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ceased to fall, but the sky remained threatening.
About 6 A. M., we took our place in the column, and marched 19 hours until 1 A. M. that night.
Then we bivouacked until four near Monterey Springs on the Blue Ridge.
We then marched again for 14 hours, and bivouacked about 6 P. M. two or three miles beyond Hagerstown.
Ewell's corps, moving behind ours, did not leave the vicinity of Gettysburg until about noon on the 5th.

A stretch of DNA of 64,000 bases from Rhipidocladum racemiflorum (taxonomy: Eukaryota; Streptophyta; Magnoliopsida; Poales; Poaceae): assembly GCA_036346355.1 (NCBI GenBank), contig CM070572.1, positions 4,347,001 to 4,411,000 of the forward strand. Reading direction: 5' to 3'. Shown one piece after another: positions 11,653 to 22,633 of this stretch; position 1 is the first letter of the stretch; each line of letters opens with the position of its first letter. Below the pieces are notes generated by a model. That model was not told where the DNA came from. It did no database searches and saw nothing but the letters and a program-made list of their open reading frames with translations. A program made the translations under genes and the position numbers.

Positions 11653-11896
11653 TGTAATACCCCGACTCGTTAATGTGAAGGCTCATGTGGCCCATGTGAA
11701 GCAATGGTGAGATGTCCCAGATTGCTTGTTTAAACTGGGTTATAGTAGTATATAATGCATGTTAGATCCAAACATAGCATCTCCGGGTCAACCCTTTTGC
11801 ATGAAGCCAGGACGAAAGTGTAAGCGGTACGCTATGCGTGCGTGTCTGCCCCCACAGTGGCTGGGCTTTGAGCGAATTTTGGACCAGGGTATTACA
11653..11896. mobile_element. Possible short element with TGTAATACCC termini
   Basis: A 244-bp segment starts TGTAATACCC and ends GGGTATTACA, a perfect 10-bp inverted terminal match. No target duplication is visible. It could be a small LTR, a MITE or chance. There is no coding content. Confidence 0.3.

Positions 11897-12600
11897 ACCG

The wagon-train under Imboden moved on roads to our right, via Greenwood to Williamsport.
It made better speed than our column of infantry and artillery, but at a cost of human suffering which it is terrible to contemplate.
Some of the wounded were taken from the wagons dead at Williamsport, and many who were expected to recover died from the effects of the journey.
Among these, it was said, were Gens. Pender and Semmes, neither of whom had been thought mortally wounded.
Imboden gives a harrowing account of the movement of the train, as follows:—